The Abraham Fund Initiatives for the integration and equality of Arab citizens
organized a trip last week for 15 Arab-Israeli community leaders to Northern
Ireland, to learn from its police force.
The goal of the trip was to
expose the Arab-Israeli participants to the drastic reforms that took place
within the police of Northern Ireland which now provide more equitable services
to the minority community.
Amnon Be’eri-Sulitzeanu, co-executive director
of the Fund told The Jerusalem Post in an interview that the Arab Israelis saw
how the community interacts with the police and how they need to demand better
service from the police in their communities.
that until the Good Friday agreement in 1998, Catholics suffered from the
Protestant-dominated police force, which viewed them as a security threat. After
the agreement, reforms were made to be inclusive – the name and symbols of the
police were changed along with procedures.
The police also transformed
from a semi-military force to a civil service, he said, adding that an important
reform was the 50/50 drafting policy into the police and affirmative action
towards Catholics. It was formerly over 95 percent Protestant, until the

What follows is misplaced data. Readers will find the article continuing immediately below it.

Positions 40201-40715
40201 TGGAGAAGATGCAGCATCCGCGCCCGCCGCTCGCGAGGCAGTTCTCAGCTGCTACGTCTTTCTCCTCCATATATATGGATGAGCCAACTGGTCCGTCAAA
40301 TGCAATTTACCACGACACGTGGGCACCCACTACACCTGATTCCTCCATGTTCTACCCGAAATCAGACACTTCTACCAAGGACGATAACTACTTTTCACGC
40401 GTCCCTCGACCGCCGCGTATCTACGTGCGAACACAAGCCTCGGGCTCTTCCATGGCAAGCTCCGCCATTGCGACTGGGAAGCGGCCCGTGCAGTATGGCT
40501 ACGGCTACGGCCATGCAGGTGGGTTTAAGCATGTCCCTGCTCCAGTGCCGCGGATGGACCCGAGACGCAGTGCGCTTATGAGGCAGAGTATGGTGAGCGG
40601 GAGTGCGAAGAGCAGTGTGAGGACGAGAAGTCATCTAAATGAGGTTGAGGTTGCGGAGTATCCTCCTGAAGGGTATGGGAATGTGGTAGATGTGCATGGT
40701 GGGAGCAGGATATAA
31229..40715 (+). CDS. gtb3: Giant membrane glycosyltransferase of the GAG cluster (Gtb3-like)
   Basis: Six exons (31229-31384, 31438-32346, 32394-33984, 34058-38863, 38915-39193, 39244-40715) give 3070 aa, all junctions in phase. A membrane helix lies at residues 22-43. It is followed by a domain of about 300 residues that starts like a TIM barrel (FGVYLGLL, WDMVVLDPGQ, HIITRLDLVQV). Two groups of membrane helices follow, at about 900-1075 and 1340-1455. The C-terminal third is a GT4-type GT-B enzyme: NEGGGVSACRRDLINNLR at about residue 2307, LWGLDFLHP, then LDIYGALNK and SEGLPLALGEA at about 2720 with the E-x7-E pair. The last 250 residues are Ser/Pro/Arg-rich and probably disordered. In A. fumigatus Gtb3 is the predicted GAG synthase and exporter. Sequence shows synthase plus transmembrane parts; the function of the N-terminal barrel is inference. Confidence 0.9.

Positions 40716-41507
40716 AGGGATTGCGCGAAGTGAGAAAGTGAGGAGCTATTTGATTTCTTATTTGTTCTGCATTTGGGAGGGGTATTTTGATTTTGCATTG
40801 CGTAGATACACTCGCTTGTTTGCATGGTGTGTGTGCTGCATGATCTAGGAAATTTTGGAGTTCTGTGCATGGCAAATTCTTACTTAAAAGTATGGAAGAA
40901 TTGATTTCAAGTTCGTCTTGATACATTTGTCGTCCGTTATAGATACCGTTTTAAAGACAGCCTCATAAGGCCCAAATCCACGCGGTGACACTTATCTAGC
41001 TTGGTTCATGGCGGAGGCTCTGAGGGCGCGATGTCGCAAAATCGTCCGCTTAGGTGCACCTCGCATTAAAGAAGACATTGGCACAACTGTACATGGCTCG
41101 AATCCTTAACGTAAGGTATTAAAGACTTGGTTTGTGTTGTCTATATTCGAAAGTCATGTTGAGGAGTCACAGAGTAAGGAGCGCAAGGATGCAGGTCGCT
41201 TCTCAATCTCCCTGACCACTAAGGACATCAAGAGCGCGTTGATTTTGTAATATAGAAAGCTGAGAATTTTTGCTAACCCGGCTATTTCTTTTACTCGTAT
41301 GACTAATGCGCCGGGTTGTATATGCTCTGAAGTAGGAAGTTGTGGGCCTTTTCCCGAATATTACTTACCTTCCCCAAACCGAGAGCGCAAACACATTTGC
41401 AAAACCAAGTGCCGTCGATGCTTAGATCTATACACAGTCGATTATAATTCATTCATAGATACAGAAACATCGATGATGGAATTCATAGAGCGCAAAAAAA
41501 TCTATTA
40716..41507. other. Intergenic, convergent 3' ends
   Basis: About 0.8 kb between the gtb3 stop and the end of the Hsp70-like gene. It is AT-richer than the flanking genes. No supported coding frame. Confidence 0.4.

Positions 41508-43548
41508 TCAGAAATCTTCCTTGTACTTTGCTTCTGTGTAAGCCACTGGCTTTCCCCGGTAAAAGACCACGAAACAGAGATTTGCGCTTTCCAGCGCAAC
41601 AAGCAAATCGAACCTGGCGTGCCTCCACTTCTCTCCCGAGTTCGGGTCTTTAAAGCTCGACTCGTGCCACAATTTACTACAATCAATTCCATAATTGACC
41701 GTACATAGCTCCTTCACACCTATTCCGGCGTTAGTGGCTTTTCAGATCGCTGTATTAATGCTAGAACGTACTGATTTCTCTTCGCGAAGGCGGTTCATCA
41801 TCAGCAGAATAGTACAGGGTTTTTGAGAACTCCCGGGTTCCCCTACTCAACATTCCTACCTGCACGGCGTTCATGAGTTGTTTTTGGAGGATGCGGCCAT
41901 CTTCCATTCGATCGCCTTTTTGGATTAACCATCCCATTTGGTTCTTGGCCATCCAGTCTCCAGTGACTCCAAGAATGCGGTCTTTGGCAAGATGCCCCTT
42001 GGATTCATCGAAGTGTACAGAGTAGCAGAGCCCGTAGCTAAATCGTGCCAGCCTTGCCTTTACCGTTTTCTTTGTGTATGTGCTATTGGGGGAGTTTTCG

implementation of a drafting policy that half of all recruits would be
Catholics; now the force is 40 percent Catholic.
The ethnic conflict in
Northern Ireland began in the 1960s and revolved around the fact that (mostly)
Protestants wanted Northern Ireland to remain within the United Kingdom and
(mostly) Catholic Irish nationalists wanted to leave the United Kingdom and
Today there are slightly more Protestants than Catholics
in Northern Ireland.
Be’eri-Sulitzeanu said that Abraham Fund’s efforts
to promote trust-based and fair policing to the Israeli Arab community began
almost 10 years ago, but that so far, they had only sent Jewish Israeli police
officers, not Arab Israelis. The idea is to take the lessons learned there and
try to bring them here.
A key point, said Be’eri-Sulitzeanu, is that “the
police need to gain the trust of the community – they cannot function without it
and right now Arab trust in them is not high enough, and the police are aware of
And on the other hand, he says that the Arab community needs to
understand that without cooperation, the police cannot function optimally to
combat violence and crime in the Arab towns.
An important aspect of
policing in Northern Ireland that was learned was that of a local civilian
“Advisory Committee” to the local police station commander, headed by the mayor
of the local community, and which meets periodically with the police in order to
discuss and solve local issues and problems.
“We brought this from
Northern Ireland five years ago and both the police and Arab communities tried
it and have been using it in two Arab communities,” he said noting that the
cooperation in the Arab town Kafr Kara has been especially
Another reform that was brought from Northern Ireland was the
idea of improving communication between the police and the minority and media
services to the Arab community.
This contributed to the police’s decision
to recruit an Arab police media officer, he said.